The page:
Indigenous peoples around the world have understood the stars, tides and local ecosystems for hundreds of years but experts say their insights have often been overlooked. Now some female scientists are striving to highlight their achievements and collect the scientific heritage of their communities before it disappears.
Friday Madison Community Foundation announced a $65,000 grant, awarded to the Office of American Indian Curriculum Services at University of Wisconsin-Madison’s School of Education, to establish new Native American heritage sites across the city. The first-of-its-kind, place-based educational initiative will feature interpretive signage and displays highlighting history, culture and tribal sovereignty within a 15-minute walk of five Madison elementary schools. This is the sixth major grant from Madison Community Foundation’s 75th Anniversary Year of Giving.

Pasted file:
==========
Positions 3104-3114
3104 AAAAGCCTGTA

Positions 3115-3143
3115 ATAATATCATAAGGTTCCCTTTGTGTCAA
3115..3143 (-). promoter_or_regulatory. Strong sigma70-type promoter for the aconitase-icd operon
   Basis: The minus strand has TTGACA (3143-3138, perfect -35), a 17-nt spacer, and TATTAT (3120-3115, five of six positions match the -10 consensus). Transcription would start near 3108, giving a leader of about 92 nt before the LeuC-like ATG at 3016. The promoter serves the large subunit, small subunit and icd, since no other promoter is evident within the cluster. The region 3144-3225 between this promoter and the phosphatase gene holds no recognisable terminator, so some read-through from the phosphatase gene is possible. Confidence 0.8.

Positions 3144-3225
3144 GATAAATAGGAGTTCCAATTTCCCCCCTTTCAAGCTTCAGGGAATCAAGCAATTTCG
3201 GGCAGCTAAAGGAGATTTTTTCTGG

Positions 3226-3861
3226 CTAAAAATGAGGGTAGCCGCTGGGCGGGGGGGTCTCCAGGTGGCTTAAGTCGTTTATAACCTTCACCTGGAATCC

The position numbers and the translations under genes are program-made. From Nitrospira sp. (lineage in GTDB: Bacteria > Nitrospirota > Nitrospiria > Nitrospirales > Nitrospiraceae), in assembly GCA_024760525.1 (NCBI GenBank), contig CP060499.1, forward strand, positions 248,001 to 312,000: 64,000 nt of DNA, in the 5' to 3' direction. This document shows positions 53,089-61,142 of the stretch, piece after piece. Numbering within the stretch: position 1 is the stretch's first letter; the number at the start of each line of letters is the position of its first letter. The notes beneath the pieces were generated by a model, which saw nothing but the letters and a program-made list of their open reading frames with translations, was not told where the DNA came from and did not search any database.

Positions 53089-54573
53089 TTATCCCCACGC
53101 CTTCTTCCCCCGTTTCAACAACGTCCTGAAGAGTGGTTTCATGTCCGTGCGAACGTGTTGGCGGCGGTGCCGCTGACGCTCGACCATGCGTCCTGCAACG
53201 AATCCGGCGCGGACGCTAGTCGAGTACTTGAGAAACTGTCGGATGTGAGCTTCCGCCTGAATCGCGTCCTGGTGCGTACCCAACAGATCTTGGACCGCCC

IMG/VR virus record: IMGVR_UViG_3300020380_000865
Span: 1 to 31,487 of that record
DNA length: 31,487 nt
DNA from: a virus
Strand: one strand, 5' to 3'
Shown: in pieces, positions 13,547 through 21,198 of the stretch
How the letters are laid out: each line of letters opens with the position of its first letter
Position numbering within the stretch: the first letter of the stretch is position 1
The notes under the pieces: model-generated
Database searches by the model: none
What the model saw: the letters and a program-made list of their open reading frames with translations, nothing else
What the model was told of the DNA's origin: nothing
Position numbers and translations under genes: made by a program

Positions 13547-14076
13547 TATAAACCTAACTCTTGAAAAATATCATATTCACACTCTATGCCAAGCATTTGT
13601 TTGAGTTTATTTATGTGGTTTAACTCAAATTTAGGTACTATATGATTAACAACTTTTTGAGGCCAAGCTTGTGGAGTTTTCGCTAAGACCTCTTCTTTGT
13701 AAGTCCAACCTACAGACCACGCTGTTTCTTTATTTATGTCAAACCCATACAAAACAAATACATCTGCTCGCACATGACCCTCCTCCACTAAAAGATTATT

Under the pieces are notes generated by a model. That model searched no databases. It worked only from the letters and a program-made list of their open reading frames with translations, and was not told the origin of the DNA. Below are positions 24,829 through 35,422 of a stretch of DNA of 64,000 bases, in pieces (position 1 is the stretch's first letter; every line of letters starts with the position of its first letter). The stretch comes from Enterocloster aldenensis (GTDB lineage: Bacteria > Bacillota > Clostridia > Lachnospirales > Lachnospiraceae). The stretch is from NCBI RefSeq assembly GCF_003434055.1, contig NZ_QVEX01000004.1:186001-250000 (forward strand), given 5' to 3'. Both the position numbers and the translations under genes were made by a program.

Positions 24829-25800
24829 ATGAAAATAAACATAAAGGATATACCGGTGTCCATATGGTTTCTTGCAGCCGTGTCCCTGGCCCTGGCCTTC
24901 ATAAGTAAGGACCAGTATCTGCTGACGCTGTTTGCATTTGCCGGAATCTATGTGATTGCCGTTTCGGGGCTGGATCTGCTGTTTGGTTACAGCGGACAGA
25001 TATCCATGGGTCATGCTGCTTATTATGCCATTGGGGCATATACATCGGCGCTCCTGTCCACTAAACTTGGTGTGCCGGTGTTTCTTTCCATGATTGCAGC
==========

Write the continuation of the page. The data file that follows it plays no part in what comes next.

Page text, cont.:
Two faculty members at the UW–Madison School of Nursing have received a $1.3 million federal grant to develop a comprehensive system of support services that will help admit, retain and graduate 30 Native American nursing students over the next four years.
“Having nurses who are actually members of a community is really vital to addressing the great health disparity that actually exists in these communities,” said Dr. Audrey Tluczek, director of the recruitment program. Native American students are among the most under-represented on the UW-Madison campus. The enrollment of Native American students in the UW-Madison School of Nursing is no different.
I’m so sick of the myth that it’s somehow “easier” for Native students get into college, or that the government pays for our whole education. These myths and stereotypes are harmful to Native students and are patently untrue. So I thought we should talk about it.